It’s been a while since our original TF2 review, but this time we are checking out the Trail Finder 2 LWB Kit from RC4WD. If you have been itching for a new kit to build (And lets face it, not too many companies making true kits anymore) you should consider the latest one from RC4WD. How was the build? Hows the product in the end, keep reading to find out..
The new Trail Finder 2 LWB kit from RC4WD is a scale crawler kit with a bunch of new parts. What’s new? How about a new R3 2 Speed Transmission, Hammer transfer case, and the Trail Finder “LWB” 2 Chassis. What does all this mean on the trails? Let’s get it built!
Direct Link: TF2 LWB Kit
Unboxing Pictures: BSRC Unboxes the RC4WD TF2 LWB Kit
Test Drivers: Bill “wrench” Stevens, Dylan “little wrench” Stevens, Brian Cannaday, Dan Williams, Alberto Cantu, Ken Paulsen
RTR or Kit: Kit
2wd or 4wd: 4wd
Shaft or Belt: Shaft
Electric or Gas: Electric
Differential: Twin Locked
Ground Clearance: 2.09in/53mm
Final Drive Ratios: 1st – 62.1:1, 2nd – 22.75:1
Shocks: Aluminum construction, internal springs
Servo Saver: No
Tires: RC4WD 1.55″ Mud Thrashers
Battery: Not Included
Part Number: Z-K0058
Street Price: $479.99
What’s Needed To Complete: Motor, Electronic Speed Controller “ESC”, Radio and Receiver (3 channel or more), 2x Standard Size Servo, Battery (Consult your “ESC” manual) 6 cell NIMH, or Lipo battery, Charger (Consult your battery guide) Chargers.
The build: The instructions in the kit are very easy to follow. When you open the box, you’ll see that all the screws are in individual bags labeled with size, thread, and head style.
The complete build time was just over 3 hours including paint. The kit went together very smooth. No issues in the instructions and even some extra screws just in case one slips out of your hands and into the abyss on the floor.
The billet aluminum chassis is pretty light weight. The cast Yota Axles and leaf springs have a perfect scale look. The 2 speed R3 trans and Hammer transfer case both feel solid and add the scale bling under the truck. While the 1.55’’ OEM beadlock wheels with lug nut looking assembly complete the look.
The Mojave II four door body set has some options for your build. You have the choice of using the supplied truck bed or the full cab back to use your own flat bed or cage. The body was just as easy to assemble as the rest of the kit. It has a lot of small detail pieces that lend to the scale look of the truck.
On the trails: The TF2 LWB is perfect for the muddy hills and gravel trails we go to every weekend. The one thing you will find is it is not the big bad 4 link, big shock, 2.2 crawler that can take the big rocks. But, what it lacks in crawling the big stuff, it makes up for in scale realism. Everyone had a blast running the truck. The 2 speed transmission worked great on the trails. While the big trucks were falling behind, the TF2 was blazing the trail.
I was able to run the truck at the newly built crawler area at Average Joe’s Raceway.
On the course:
The guys at Chi-Town R/C Crawlers were nice enough to open up the coarse to us for testing on some more intense terrain. The tight turning radius made navigating the sharp corners of the 7 foot tall bridge easy and climbing the corkscrew around the trees a breeze. I was surprised how well it did on the bigger rocks on the coarse. It climbed over them with ease. The truck climbed up the steep inclines with no issues. The general consensus of the group is this is a fun truck. Everyone that got a chance to drive had a smile on their face. Overall I was shocked how well the truck with small tires and leaf suspension was able to navigate past everything we could throw at it. This might just be my new favorite crawler to take out on the weekends.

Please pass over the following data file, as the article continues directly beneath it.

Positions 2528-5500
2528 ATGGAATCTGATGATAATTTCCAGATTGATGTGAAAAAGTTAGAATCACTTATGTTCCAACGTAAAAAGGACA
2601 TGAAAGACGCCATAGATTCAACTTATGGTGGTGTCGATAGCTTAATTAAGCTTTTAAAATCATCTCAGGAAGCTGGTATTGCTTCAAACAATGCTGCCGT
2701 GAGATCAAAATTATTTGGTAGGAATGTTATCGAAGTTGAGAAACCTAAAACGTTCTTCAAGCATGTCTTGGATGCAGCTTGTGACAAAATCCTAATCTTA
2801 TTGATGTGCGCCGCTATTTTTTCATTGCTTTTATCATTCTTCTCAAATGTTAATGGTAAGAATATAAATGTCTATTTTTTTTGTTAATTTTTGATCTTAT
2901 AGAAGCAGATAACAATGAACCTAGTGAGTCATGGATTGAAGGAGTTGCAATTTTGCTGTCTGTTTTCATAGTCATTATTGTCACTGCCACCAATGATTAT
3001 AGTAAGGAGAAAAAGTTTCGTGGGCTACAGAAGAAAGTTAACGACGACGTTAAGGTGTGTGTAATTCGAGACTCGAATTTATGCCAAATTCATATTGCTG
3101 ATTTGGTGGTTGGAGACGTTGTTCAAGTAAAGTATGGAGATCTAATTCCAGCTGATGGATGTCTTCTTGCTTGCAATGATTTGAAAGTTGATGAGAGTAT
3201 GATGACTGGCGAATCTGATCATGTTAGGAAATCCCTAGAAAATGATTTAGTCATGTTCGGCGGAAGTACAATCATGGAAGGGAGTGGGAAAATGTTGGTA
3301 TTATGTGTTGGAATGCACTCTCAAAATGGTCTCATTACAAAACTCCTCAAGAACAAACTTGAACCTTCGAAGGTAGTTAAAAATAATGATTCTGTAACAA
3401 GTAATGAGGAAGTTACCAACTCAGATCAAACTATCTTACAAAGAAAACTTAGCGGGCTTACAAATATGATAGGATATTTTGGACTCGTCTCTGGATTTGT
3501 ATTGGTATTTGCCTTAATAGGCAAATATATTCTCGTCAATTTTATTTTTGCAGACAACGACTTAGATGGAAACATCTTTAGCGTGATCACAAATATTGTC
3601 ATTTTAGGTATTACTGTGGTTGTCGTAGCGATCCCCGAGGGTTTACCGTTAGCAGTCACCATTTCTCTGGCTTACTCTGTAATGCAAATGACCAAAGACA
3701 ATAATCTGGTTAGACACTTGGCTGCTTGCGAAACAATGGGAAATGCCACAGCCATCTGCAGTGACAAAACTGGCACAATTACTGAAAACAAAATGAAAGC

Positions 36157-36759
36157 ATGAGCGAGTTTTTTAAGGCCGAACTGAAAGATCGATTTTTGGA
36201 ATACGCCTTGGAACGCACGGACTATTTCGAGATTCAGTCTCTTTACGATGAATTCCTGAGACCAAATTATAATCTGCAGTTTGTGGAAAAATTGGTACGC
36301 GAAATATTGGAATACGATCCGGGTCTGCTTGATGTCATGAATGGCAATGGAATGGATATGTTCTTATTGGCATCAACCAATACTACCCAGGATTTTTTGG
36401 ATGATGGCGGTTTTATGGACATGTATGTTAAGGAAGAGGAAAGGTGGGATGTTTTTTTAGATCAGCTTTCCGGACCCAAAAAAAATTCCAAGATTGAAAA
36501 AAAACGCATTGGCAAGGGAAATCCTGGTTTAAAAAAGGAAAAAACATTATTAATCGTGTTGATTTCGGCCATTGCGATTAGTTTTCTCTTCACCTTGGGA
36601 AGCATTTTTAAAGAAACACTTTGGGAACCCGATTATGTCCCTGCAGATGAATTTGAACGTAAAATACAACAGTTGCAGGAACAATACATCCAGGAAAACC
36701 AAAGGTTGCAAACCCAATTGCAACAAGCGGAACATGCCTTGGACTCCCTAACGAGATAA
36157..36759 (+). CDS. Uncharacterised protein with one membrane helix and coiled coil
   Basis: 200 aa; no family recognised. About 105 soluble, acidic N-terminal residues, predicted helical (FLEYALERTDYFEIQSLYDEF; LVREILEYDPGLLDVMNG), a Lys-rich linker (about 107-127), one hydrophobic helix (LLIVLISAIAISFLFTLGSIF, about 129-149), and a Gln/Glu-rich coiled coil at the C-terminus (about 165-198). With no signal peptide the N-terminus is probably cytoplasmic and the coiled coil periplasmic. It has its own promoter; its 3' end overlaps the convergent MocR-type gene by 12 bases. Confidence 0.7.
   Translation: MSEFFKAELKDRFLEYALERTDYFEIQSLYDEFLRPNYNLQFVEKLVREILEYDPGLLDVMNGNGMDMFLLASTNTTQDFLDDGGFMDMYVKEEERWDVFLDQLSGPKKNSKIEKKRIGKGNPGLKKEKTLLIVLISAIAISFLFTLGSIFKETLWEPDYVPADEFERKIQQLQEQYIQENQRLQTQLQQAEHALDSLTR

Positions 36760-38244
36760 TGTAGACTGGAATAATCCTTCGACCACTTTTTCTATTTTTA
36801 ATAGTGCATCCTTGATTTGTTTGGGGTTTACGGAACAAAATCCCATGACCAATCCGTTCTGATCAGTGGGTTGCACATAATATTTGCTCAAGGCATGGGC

Broken parts: While at Average Joe’s we broke both center driveshafts. It seems the weak point is the plastic dog ears on the yolks.
Best upgrade: I think a set of bigger tires would be great on this truck. The smaller 1.55” tires look excellent for scale, but some 1.9” would sure help to navigate some rough stuff.
A = Outstanding/Best in Class, B = Above Average, C = Average, D = Below Average, F = Horrific
Time To Bash: C It’s a kit. You’re not going to just pop it out of a box and drive. Take your time and enjoy building a great trail rig.
Workability: B The scale truck chassis is very easy to work on and most assemblies come out with just a few bolts. However, the body removal process is a bit tedious requiring both standard pins as well as actual screws to remove.
Car Show Rating: A Hard body, transfer case, scale looks are always going to turn heads. How doesn’t love a real looking truck?
Bash-A-Bility: C Our TF2 did everything we asked of it. This isn’t the kind of RC you go taking off a ramp, but it took every tumble and roll over without breaking any parts. It was only when pushing the drive train to the extreme did we run into some issues.
Fun Factor: B The Trail Finder 2 is a blast to drive if you like 4 wheeling and getting yourself out of tight spaces on the trails.
Handling: C No high speed handling here. But it does exactly what you want a crawler to do.
Value: B While the street price is quite high, the abundance of machined aluminum parts (nearly the whole vehicle), detailed plastic body, steel transmission and transfer case gears, steel wheels, steel axels makes it a great bang for the buck.
Parts Availability: B RC4WD parts are available at many hobby shops nowadays and they are also easy to find online. The Trail Finder 2 platform has been available for a couple years now and as such you can find many hop ups and option parts with relative ease.
BigSquid Rating: B If going fast and beating the hell out of your friends in a impromptu demo derby is your thing, then look elsewhere. But if you love hitting the trails and making your R/C look like the real thing, this is the truck for you. This is one of the most realistic looking trucks you can get.